The Rev. Derrick Harkins sits for a portrait at the 19th Street Baptist Church in Washington. (Ricky Carioti/THE WASHINGTON POST)

Derrick Harkins has had a tough week.

Phone call after phone call from pastors, friends and congregants who are angry over President Obama’s endorsement of same-sex marriage. Many feel betrayed. And Harkins, the director of faith outreach for the Democratic National Committee, is the man they can vent to.

That would be challenge enough. But Harkins is also pastor of the District’s historic Nineteenth Street Baptist Church, which is generally theologically conservative. He’s also a board member of the National Association of Evangelicals, the country’s largest such group.

For now, at least, Harkins is a man on a high wire. And, uncomfortable moments aside, he loves it.

Officially, Harkins’s job as the DNC’s point man on religious issues is to build the party’s base by meeting with pastors to keep the faith community connected with the president. Unofficially, he plumbs the corners where public policy and faith meet, and tries to reconcile for the faithful the complications that can surface.

“It gives me the opportunity to share what I really believe are the meaningful advancements of this administration,” Harkins said, citing Obama’s initiatives on health care, education and immigration, among others. “This is a president who really believes in his values, and he is motivated by his faith.”

When asked in a telephone interview how he responds to those who question why they should vote for someone who doesn’t espouse all their values, Harkins seemed to bristle.

To him, he said, much of the Democratic platform is about “being our brother’s keeper [and] compassion.” He added that the party “doesn’t revolve around one or two hot-button issues.”

“I think we need to understand that values are not the property of one party,’’ he said. “I reject the premise that one party is of the greater value than the other.”

When Harkins was appointed by the DNC in October, some Democrats questioned the choice. Nevertheless, prominent gay leaders in the party spoke out in his support.

In an e-mail published last year by the Washington Blade, Harkins called himself “a strong defender of the rights of all people, including LGBT people.”

“I consistently state, from the pulpit and elsewhere, that there is never a time when words or actions that dehumanize or marginalize any individual have a place in our life as a church and faith community,” Harkins wrote.

On Thursday, Harkins said almost the same thing in an interview. He then added, “While the theological debates may continue, the protections of the law and the guarantee of the rights of same-sex couples should be seen as just and fair.”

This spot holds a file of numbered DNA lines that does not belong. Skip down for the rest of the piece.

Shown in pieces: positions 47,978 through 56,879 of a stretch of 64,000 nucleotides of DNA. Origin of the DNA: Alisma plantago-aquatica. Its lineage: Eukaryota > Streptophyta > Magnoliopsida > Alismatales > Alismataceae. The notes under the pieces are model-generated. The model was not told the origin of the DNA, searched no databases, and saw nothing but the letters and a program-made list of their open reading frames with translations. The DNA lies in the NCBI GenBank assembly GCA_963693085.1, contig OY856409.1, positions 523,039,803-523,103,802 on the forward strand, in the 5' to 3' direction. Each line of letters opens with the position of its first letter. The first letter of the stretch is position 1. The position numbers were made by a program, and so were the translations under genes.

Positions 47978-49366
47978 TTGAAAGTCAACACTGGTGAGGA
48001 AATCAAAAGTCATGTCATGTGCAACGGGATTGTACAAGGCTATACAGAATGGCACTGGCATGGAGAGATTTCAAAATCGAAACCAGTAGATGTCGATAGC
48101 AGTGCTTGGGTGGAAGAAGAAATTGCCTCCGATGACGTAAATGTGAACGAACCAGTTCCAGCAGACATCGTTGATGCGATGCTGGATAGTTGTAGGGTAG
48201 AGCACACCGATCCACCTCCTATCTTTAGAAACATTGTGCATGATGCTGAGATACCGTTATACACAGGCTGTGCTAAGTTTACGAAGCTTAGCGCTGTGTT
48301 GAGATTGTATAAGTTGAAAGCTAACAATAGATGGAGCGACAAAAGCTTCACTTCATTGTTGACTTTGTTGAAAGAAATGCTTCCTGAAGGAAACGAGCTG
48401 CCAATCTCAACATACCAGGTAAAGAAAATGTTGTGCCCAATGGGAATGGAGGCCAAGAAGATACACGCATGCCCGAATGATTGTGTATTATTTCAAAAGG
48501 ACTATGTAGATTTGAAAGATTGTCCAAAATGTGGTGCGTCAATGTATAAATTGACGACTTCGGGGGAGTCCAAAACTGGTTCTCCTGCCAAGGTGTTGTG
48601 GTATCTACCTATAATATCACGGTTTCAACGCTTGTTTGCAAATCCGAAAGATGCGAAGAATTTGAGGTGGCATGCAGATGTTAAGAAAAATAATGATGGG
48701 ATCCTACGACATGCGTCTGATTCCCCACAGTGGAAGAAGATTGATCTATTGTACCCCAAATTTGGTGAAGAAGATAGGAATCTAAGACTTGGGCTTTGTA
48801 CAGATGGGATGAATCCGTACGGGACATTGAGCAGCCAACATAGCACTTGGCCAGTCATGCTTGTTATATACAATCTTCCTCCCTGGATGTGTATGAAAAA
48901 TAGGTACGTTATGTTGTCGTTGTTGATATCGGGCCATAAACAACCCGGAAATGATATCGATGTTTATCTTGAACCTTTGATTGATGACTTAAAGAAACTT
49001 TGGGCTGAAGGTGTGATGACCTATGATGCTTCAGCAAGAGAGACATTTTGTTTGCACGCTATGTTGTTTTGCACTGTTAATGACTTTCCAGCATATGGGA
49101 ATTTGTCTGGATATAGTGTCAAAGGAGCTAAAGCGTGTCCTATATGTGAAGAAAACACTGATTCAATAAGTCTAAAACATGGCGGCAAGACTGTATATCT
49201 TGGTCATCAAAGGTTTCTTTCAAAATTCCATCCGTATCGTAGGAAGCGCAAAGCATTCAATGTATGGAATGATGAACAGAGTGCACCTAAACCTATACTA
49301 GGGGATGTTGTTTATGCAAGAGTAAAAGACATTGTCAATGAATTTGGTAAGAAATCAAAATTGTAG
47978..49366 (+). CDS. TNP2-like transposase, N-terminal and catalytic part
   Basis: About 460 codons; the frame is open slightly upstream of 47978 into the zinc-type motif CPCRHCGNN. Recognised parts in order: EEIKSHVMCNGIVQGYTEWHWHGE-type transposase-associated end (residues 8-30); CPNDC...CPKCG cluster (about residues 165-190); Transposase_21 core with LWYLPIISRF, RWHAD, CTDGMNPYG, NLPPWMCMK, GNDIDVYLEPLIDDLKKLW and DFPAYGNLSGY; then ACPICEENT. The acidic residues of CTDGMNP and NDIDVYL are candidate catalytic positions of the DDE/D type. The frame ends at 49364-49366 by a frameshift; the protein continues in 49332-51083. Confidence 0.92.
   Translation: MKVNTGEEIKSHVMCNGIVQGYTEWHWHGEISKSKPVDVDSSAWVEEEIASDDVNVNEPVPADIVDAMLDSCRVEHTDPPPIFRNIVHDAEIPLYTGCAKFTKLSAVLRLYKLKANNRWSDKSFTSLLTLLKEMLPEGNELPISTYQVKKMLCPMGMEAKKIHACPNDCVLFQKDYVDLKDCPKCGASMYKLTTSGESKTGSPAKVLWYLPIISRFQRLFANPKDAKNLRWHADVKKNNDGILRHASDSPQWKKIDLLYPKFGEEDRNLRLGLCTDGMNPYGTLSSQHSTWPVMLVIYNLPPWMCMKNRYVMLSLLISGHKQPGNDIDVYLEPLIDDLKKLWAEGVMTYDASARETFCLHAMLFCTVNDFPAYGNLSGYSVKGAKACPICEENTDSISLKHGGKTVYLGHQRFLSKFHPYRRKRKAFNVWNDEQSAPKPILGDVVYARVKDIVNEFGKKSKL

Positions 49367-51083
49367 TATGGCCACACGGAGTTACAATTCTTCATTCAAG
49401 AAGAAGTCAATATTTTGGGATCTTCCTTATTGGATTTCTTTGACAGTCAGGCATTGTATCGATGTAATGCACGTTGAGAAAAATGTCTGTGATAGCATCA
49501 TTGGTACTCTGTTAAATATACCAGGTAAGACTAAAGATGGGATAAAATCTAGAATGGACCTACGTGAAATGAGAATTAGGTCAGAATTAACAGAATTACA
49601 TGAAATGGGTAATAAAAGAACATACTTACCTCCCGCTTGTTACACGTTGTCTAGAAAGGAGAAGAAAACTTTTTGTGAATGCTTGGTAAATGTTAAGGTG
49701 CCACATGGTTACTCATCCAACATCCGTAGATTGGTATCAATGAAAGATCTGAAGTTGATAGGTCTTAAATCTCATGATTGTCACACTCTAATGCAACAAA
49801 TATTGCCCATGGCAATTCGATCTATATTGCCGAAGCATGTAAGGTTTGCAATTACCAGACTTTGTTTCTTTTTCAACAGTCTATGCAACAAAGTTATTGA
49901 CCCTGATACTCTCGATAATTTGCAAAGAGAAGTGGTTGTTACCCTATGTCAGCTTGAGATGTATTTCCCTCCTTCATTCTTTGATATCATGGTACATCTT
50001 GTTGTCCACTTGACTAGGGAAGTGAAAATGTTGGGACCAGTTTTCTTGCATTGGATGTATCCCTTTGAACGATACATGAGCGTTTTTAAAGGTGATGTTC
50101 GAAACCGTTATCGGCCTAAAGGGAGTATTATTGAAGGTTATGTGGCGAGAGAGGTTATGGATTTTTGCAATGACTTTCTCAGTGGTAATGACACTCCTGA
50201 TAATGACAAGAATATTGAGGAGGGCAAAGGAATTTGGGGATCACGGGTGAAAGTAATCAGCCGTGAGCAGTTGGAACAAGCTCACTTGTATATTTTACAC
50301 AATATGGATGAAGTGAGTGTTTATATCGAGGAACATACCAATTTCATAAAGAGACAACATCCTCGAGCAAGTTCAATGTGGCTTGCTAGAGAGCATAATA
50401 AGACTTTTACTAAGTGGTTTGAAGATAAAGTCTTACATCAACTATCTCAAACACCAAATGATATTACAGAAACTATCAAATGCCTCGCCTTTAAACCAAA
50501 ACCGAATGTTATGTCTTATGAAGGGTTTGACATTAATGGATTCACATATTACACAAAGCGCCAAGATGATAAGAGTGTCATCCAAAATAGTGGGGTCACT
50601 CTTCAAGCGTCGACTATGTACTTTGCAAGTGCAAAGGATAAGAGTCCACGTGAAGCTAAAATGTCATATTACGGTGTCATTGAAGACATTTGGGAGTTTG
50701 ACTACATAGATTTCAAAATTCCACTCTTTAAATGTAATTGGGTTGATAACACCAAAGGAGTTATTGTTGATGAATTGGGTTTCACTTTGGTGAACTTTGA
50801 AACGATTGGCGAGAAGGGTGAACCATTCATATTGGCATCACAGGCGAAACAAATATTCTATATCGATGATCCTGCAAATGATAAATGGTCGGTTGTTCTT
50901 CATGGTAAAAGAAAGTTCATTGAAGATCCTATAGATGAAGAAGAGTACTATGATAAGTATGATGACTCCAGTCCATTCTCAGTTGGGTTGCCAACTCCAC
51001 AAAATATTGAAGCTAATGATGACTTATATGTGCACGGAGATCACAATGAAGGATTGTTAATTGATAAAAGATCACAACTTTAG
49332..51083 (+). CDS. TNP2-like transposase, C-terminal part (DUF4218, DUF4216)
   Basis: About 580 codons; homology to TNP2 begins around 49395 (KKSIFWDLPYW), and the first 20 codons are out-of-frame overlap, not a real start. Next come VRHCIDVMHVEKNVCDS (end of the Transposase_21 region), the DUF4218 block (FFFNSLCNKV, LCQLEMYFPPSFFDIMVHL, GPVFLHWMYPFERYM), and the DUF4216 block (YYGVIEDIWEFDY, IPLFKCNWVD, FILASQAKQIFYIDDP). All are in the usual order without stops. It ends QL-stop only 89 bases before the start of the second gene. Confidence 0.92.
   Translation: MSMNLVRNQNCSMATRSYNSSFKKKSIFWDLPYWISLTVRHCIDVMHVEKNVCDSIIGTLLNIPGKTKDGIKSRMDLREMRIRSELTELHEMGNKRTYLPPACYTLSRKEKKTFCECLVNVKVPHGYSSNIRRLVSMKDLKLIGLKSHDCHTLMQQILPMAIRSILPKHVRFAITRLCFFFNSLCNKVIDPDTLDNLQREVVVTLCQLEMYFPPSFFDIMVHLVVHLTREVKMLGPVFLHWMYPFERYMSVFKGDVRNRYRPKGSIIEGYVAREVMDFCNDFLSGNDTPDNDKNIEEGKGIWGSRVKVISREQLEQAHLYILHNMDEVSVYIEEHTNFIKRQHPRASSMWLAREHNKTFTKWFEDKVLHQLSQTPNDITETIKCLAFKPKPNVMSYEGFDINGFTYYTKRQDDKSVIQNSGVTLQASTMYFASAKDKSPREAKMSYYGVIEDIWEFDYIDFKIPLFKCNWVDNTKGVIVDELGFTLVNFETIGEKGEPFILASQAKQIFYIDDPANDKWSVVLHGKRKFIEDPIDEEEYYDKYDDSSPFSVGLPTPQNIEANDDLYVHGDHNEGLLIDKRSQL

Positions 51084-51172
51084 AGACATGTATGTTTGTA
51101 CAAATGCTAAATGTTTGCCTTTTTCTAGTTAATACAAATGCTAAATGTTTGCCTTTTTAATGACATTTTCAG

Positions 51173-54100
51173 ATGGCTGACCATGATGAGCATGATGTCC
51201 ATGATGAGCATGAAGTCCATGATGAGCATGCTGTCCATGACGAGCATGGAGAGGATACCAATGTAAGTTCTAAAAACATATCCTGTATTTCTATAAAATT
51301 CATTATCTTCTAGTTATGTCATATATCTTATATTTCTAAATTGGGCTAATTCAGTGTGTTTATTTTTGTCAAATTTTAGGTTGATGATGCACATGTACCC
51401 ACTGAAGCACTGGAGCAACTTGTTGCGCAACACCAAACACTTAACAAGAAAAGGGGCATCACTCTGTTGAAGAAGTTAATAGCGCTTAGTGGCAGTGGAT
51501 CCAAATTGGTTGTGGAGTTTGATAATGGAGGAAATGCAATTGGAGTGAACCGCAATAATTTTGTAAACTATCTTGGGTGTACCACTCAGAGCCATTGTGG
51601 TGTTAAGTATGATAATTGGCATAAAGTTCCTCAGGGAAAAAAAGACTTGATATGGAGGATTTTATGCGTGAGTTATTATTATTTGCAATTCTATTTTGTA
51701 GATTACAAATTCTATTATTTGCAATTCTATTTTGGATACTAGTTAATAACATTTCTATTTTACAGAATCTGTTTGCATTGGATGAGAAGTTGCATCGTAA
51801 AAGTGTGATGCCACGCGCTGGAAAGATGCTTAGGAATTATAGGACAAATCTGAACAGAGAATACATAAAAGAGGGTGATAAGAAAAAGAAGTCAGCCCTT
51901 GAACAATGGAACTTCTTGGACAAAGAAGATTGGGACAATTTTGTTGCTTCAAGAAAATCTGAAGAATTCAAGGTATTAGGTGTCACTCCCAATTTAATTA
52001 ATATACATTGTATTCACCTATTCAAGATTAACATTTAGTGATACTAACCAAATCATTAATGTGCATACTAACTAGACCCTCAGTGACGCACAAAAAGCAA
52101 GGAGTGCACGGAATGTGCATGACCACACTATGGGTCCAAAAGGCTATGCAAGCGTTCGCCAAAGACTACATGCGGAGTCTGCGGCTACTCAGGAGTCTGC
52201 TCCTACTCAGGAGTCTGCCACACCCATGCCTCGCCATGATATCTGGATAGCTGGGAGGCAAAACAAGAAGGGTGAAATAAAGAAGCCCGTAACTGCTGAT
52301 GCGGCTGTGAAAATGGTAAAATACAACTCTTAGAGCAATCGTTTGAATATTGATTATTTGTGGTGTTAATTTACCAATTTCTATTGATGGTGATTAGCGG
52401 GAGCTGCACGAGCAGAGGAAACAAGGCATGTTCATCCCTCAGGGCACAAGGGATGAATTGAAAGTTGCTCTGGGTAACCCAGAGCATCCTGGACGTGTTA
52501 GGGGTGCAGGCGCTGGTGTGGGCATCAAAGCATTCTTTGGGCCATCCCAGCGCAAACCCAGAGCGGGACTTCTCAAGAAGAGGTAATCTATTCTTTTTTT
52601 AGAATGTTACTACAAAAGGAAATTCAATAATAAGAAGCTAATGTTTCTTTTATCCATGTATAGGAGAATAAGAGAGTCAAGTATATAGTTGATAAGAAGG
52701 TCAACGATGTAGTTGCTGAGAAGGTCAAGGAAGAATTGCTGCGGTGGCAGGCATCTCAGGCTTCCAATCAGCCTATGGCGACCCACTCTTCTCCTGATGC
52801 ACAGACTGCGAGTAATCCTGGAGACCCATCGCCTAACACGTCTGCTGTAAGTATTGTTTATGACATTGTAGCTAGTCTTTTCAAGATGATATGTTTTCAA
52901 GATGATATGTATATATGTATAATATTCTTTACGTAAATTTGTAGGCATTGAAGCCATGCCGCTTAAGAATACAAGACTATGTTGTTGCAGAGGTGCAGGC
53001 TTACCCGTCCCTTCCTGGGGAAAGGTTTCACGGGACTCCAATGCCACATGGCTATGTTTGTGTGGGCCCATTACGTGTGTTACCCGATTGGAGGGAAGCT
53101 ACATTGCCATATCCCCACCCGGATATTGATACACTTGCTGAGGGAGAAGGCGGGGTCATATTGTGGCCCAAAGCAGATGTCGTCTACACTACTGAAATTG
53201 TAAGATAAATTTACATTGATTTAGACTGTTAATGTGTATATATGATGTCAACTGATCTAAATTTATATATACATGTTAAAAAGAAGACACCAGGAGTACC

In church, the 53-year-old pastor said he tries to keep politics out of the pulpit.

“When I am in the pulpit, my primary purpose and motivation is the gospel,” Harkins said. “I would be less than effective if anyone thought they were unwelcome in the Nineteenth Street Baptist Church because of their political affiliation.”

Gerald Young, a member of Nineteenth Street Baptist for 19 years, said Harkins’s approach to his congregation is working.

“He is very good in allowing church to be church,” said Young, 47, a lawyer. “No matter what he is doing, the church is not inundated with a lot of politics.”

Harkins’s role in the DNC has put him on a schedule that begins at 4:30 a.m. and often doesn’t get him home until at least 8 p.m. He hasn’t missed a Sunday in the pulpit since he took the DNC job.

In between those hours, he’s likely to be fielding calls from ministers and mobilizing pastors in swing states for the November election. He participates in conference calls with the White House on faith-based issues, and has been invited there on numerous occasions.

He likes policy and politics, and seems to enjoy the occasional role as the loyal opposition.

“Public policy affects all of us and we have a right to have a voice in that,” Harkins said. ”I believe that the Bible calls us to be engaged in a way in the bettering of society.”

Harkins’s ability to cross political lines goes back at least as far as George W. Bush’s presidency, when Harkins and then-Attorney General John D. Ashcroft got to know each other through Bush’s faith-based initiatives. Ashcroft attended Nineteenth Street Baptist several times.

Years later, the church — despite its historic name, it has been on 16th Street NW for decades — was the first that Obama attended in the District as president-elect, on the eve of his inauguration.

Obama hasn’t returned, but Harkins savors the memory of the day he was there.

“The most important thing that happened on that Sunday morning,” he said, “was that the president-elect, his wife, his children and his mother-in-law got a chance to get a word of encouragement not just simply from me, but from the strengths of God’s word.”